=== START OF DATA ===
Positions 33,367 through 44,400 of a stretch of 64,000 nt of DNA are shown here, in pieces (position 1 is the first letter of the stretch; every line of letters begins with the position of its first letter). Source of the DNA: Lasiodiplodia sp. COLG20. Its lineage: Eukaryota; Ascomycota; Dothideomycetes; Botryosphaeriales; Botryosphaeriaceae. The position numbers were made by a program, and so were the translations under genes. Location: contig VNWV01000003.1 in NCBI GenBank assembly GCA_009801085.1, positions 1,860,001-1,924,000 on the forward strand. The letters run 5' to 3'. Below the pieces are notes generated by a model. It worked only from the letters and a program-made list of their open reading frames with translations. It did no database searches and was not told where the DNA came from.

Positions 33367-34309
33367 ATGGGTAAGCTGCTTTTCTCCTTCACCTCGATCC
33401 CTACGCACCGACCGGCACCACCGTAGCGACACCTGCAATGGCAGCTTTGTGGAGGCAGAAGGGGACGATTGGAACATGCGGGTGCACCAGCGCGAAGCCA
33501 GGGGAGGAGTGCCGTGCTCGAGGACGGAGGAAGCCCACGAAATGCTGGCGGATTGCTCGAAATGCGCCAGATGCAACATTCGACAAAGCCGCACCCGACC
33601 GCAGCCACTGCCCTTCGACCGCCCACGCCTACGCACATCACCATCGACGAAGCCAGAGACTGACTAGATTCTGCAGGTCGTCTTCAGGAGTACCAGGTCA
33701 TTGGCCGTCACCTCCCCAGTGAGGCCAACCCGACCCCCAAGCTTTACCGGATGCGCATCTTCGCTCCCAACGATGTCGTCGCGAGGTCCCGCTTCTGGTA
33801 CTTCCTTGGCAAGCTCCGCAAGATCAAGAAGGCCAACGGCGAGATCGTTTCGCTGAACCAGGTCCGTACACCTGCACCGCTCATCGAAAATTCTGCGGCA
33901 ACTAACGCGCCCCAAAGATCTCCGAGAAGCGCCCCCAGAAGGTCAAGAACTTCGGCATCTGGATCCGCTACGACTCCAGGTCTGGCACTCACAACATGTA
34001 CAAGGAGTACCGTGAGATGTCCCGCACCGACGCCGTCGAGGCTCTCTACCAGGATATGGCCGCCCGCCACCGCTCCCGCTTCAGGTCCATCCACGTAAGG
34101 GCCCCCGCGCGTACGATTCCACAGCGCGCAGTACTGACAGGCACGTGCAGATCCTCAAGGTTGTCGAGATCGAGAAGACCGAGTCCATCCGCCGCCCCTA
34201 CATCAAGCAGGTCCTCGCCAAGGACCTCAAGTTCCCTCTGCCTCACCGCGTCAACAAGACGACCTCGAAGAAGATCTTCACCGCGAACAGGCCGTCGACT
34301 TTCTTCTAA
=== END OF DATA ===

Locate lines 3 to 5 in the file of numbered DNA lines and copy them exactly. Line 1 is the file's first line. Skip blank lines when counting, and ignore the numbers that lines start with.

33367 ATGGGTAAGCTGCTTTTCTCCTTCACCTCGATCC
33401 CTACGCACCGACCGGCACCACCGTAGCGACACCTGCAATGGCAGCTTTGTGGAGGCAGAAGGGGACGATTGGAACATGCGGGTGCACCAGCGCGAAGCCA
33501 GGGGAGGAGTGCCGTGCTCGAGGACGGAGGAAGCCCACGAAATGCTGGCGGATTGCTCGAAATGCGCCAGATGCAACATTCGACAAAGCCGCACCCGACC